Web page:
To say that I am going to be “busy” over the next two months would be an understatement. March is the last month before a huge deadline (I cannot tell you what sort of fortitude it took to not put the word huge in capitals and make it another colour or something) I have to prepare for a new tour at the same time (that schedule has me so freaked that I have actually started working out more to increase my odds of survival) and in April itself I am only home for three nights, and they are not even consecutive. Me being me, I have begun to handle this sense of impending doom and crushing workload the way that I always do.
That, and I am thinking about a new sweater (and a hat, oh…and that skirt, and maybe some mittens, and spring will be here in two months and maybe something out of hemp… ) but all I am achieving is socks. Socks, socks, socks. There’s something about the progress possible with socks that makes other deadlines and a sense of impending doom rather manageable.
On the plane on the way home from Madrona I started these:
Rivendell by Janel Laidman, part of a sock of the month club a while ago. (I “procured” it right from Janel last year with a patented technique that I cannot reveal to you here. We can’t all have my secret weapons or I would have nothing left but my charm and speed, and those won’t take me far.) I love this sock, but sadly, the colourway is “glacier” and that was a poor choice for February, and I have decided to put it aside. I’ll be back to this one, as soon as there is grass or flowers to pose it in.
Those were replaced by these:
Almost plain socks in a STR lightweight rare gem (one of a kind colourway). I love this one. I’m not sure how Tina at Blue Moon makes the rare gems (I suspect that they may be her mistakes and experiments given a charming name) but for once I’m glad it’s not a regular colour I could buy…. because I would. The pattern is my plain vanilla sock pattern, with a 1×1 twist embedded in two of the ribs that are carrying on down the leg. I’m at the heel now, and I’ll have to make a decision soon about how far (or if) the twists will go down the foot.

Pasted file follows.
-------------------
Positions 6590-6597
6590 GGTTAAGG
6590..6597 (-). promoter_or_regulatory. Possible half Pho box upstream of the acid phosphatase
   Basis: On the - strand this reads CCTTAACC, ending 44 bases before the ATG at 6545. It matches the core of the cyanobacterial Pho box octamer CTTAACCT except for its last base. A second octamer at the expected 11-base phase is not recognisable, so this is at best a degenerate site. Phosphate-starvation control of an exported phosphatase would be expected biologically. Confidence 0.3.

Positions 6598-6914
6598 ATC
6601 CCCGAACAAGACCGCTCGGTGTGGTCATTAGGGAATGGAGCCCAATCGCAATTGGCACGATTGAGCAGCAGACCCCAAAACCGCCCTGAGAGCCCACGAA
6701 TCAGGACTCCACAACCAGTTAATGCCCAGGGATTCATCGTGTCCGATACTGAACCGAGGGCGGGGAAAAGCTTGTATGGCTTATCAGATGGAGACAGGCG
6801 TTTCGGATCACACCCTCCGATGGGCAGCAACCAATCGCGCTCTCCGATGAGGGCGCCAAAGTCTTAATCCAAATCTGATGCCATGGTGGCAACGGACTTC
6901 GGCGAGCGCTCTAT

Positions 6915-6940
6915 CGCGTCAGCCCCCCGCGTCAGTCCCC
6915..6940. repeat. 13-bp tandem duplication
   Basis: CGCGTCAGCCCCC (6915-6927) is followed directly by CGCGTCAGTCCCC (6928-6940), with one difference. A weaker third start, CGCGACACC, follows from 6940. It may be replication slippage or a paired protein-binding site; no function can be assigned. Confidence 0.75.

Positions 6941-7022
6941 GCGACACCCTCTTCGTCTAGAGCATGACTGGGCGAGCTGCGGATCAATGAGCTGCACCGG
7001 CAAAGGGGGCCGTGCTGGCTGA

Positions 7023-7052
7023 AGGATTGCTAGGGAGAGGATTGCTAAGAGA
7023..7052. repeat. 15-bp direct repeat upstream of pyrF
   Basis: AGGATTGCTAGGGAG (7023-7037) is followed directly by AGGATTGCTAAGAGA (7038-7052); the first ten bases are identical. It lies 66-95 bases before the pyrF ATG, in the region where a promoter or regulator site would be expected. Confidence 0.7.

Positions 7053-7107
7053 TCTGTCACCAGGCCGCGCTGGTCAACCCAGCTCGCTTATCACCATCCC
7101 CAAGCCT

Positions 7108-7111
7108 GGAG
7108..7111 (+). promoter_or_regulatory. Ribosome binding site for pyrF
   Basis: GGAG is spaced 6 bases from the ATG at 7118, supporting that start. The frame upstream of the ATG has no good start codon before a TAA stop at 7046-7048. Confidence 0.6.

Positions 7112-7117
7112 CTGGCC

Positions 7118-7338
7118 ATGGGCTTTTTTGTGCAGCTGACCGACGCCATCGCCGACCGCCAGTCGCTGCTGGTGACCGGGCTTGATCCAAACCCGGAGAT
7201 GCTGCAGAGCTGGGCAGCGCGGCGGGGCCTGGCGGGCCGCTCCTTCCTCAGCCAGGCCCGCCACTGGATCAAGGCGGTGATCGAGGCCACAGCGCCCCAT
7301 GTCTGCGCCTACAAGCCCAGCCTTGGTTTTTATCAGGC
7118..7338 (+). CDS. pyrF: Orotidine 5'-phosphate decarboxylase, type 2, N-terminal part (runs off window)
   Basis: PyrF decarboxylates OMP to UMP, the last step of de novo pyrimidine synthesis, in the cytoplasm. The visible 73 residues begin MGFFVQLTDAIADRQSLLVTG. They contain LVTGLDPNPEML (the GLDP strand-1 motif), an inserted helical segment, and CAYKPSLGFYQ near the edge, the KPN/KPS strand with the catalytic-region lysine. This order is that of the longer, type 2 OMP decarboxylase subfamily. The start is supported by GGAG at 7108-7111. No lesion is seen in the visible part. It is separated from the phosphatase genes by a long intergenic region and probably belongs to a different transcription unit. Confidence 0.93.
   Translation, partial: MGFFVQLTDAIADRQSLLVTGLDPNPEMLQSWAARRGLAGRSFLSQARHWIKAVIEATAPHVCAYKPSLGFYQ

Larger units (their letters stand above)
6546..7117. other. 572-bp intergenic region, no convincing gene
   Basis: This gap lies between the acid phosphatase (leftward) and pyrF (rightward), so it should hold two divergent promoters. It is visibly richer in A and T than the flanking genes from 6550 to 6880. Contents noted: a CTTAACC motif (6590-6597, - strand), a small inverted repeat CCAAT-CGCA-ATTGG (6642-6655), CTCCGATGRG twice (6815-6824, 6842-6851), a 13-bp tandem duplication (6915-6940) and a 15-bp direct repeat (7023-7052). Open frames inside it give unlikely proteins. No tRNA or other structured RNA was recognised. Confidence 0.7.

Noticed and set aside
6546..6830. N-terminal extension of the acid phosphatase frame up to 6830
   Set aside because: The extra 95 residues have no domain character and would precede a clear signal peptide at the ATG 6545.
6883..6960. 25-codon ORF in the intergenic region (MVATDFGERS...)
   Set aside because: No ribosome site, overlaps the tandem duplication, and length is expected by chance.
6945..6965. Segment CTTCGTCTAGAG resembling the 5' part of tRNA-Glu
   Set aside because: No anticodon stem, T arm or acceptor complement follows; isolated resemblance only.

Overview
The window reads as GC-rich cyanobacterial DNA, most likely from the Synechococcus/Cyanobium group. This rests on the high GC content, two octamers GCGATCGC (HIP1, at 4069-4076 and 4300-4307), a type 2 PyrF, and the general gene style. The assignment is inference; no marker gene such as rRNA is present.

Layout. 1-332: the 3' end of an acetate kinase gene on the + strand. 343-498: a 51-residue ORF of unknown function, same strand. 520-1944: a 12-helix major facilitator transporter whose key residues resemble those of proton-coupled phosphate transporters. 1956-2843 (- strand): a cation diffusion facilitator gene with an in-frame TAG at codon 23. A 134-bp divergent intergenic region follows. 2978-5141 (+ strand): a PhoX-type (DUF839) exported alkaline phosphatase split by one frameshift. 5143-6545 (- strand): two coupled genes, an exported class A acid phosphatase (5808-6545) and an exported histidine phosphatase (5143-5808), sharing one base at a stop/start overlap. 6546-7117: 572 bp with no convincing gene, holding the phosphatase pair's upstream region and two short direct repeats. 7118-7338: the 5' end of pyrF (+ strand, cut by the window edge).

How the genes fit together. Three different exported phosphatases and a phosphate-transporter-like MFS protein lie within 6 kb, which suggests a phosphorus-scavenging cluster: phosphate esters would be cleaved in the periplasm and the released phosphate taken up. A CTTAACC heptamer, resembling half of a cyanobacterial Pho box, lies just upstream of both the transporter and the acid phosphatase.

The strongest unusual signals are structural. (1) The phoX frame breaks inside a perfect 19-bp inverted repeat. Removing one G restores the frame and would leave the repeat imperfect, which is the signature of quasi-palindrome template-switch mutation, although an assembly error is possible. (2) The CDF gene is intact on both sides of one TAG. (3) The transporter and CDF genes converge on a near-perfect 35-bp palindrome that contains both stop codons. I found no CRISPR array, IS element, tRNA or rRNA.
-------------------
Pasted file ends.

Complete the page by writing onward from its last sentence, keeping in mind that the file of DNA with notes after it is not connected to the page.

Then (I think I might be starting to appear a little fixated) I am beginning another pair of socks.
STR (again) in Ravenscroft, sort of a black/blue/olive/green colourway. Very manly. They are destined to become some cabled socks, started as soon as I meet my word count for today and earn the right to go anywhere near my ball winder.
This almost meets my sock needs. I’ve got one that’s good for the bus and while I’m thinking (that’s the one with the twists) one that replaces thinking (that’s the cabled one coming) and now all I need is a totally plain one to do at the movies or on the phone. I’ll figure that out later.
Q&A from yesterday:
“I have had that pattern for years. So, you’re telling me I should actually knit it?”
Yup. This is an awesome pattern, and for those of you who think it’s a hard one, it really isn’t. Not at all. Seriously. The pattern is intuitive, you’ll have it memorized in no time at all. The hardest parts are only establishing the patterns so that you can see where things are going, and you can get through that bit with a cup of coffee and an hour of reasonably distraction free knitting. (If you find it really hard, have someone “read” the first rows out loud while you knit them. Makes it dead simple.) Once that’s done, you’re on fire and there’s no slowdown at all until the sewing up, which isn’t even that bad because….well. Sewing up just isn’t that bad. (I know some of you don’t like it, but your sweater deserves it, and I know you’re smart enough.)
The other thing I like about this bad-boy is that it looks really different on everyone. If you cruise the Ravelry files on it, you’ll see that it really changes with the colour, the yarn and the knitter.
A whole bunch of you said:
“Stop taunting me with this pattern because it only comes a limited range of sizes.”
I know, and I’m sorry. (Not that it’s my fault, I didn’t write the pattern) but because I feel your pain. I was at Old Navy with Sam yesterday trying to buy pants and you don’t even want to know about how pissy I was when I left. I would have had to cut 40 cm off of any pair of pants in the store to make them work. Now, everything can’t fit everybody, and I am sorry about Patons shrunken Canadian sizing, but on this blog, down the left hand sidebar, there’s a .pdf for upsizing this pattern, should you need to. You’ll still need the pattern, but at least now it can come in your size.
A whole bunch of you said:
“You did what to stabilise the neck? What are you talking about? Explain how.”
Okay. I’ll show you on Monday, since I’ll have to take some pictures. Plus, I’ll really need a couple of days to get over the irony of me being asked to show how to do a crochet anything.
Even more of you said:
I can’t find the pattern!
There were a lot of possible sources listed in the comments here on this entry, and one or two in yesterdays. It’s a current booklet from Patons, not at all discontinued or anything. If you go to the Patons website they have a Store Locator here, and you can find stores that carry the line in your area. There’s even a list of internet sources here. I swear it’s out there, you might need to order it, but it’s out there.
(The pattern book also has the Urban Aran in it, which Brooklyn Tweed cardiganized and put on his blog. It might be backordered just for that. What a great sweater. Maybe I should make that next…. )